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Ford pins hopes on line of compact cars

The new Ford Fiesta, seen here at the Geneva Auto Show in March and due for the United States in 2010, is the first of many upcoming European models that Ford is planning for global markets. (Clifford Atiyeh/Boston.com) The new Ford Fiesta, seen here at the Geneva Auto Show in March and due for the United States in 2010, is the first of many upcoming European models that Ford is planning for global markets. (Clifford Atiyeh/Boston.com)
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Bloomberg News / August 14, 2008
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TRAVERSE CITY, Mich. - Ford Motor Co., the second-largest US automaker, aims to win new customers in its home market with the introduction of a line of small cars from Europe, North American chief Mark Fields said.

"While none of us would have planned for the sharp downturn in the industry or the dramatically accelerated segment shifts, we are seizing the opportunity," Fields said yesterday at an industry conference here.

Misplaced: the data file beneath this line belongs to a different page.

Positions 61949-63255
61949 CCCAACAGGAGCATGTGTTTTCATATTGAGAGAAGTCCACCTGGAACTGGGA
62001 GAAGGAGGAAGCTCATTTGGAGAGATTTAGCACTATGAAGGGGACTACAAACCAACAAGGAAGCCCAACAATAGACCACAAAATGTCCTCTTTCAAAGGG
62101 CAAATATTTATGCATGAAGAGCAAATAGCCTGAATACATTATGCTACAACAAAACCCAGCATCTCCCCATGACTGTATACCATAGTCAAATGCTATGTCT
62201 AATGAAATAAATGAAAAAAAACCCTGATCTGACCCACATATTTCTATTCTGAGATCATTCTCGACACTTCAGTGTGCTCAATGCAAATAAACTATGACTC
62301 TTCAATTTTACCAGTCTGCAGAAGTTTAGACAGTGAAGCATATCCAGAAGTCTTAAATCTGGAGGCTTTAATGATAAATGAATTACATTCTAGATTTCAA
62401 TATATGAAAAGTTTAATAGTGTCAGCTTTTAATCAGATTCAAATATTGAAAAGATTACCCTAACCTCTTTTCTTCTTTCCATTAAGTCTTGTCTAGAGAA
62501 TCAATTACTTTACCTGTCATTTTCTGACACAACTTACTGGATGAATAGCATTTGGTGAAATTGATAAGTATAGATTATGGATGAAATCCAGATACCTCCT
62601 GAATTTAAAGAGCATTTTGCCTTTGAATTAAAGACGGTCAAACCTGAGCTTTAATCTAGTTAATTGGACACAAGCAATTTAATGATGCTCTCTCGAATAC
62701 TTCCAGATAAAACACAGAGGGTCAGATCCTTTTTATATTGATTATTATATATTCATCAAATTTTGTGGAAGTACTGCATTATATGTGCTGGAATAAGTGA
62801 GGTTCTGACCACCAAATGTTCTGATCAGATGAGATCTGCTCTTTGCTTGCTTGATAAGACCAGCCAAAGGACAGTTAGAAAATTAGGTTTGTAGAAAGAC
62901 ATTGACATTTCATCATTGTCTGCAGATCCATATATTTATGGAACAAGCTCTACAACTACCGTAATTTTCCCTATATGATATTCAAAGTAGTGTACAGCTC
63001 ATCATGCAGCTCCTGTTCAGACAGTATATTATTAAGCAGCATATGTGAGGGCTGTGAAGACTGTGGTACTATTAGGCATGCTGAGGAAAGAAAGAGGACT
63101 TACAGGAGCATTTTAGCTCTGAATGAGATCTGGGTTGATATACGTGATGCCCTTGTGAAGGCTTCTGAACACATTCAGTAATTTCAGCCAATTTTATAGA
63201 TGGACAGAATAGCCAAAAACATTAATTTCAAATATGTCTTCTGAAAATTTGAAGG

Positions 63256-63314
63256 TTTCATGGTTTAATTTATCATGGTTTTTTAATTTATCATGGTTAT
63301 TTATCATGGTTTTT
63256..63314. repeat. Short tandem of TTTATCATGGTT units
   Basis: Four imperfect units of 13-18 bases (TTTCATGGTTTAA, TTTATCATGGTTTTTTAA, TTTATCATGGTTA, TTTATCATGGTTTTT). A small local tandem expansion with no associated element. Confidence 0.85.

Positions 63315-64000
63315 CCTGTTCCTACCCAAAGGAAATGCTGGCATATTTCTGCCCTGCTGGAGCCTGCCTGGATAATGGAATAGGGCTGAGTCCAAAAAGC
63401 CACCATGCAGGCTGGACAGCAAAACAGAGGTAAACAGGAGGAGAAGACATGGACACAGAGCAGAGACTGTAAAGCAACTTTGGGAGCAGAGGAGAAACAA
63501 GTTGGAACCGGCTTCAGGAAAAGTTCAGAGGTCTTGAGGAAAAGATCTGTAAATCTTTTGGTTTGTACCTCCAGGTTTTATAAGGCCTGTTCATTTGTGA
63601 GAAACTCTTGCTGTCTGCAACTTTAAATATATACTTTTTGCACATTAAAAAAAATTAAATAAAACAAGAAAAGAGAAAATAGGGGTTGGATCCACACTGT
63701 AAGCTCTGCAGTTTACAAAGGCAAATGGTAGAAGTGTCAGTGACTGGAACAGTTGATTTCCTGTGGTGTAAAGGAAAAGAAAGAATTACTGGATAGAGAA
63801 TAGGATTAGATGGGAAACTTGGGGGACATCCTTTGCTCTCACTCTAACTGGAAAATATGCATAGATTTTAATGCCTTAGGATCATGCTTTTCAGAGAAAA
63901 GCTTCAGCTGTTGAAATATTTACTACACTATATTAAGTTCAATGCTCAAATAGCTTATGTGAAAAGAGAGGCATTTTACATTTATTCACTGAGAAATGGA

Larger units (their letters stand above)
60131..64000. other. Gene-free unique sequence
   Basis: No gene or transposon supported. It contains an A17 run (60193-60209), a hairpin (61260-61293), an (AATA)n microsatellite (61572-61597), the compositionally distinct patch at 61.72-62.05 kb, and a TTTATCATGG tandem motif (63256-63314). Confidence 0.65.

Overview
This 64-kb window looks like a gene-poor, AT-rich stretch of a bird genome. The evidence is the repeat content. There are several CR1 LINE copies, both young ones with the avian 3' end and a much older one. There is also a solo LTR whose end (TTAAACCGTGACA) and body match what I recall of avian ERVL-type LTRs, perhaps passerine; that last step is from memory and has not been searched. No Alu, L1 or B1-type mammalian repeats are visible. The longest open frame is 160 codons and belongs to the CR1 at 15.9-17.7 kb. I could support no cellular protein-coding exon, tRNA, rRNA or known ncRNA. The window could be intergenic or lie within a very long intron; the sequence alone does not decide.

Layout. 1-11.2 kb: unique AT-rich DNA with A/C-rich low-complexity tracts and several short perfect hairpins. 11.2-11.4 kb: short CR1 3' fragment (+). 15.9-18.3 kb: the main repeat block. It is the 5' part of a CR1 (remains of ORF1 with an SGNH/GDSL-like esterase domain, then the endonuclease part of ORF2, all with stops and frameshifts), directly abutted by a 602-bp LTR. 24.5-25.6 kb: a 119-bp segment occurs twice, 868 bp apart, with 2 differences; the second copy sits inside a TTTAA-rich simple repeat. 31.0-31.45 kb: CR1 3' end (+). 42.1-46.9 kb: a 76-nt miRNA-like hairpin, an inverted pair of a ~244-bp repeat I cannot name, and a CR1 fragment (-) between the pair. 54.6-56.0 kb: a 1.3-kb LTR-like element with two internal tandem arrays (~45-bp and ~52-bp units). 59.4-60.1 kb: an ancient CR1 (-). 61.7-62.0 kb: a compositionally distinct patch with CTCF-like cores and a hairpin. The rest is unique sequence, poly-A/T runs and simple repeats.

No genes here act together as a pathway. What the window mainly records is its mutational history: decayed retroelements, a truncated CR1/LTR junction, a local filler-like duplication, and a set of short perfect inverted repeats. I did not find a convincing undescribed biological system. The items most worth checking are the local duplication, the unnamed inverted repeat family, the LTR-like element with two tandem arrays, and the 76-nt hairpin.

It is hoped that the 2010 introduction of a Europe-designed Focus and other models based on a new small-car platform will boost profit from that program by at least 10 percent compared with the current North American version, Ford said.

Ford's emphasis on small cars is part of chief executive Alan Mulally's effort to stem annual declines in US market share dating to 1995. Gasoline near $4 a gallon is crimping demand for Ford's light trucks, contributing to $23.9 billion in losses over the past 10 quarters.

US market share for Dearborn, Mich.-based Ford tumbled to 15.4 percent through July from about 25 percent in 1995, when the automaker was generating the bulk of its profits from pickups, sport-utility vehicles, and vans. Those models still accounted for 63 percent of Ford's US sales in the first half, which fell 14 percent. The industrywide decline was 11 percent.

The company also aims to cut costs by selling models worldwide. Ford begins production of a new version of the subcompact Fiesta in Europe and Asia this year and in North America in 2010.

The current US Focus only shares 20 percent of its parts in common with the European version. That will rise to 90 percent, Fields said.

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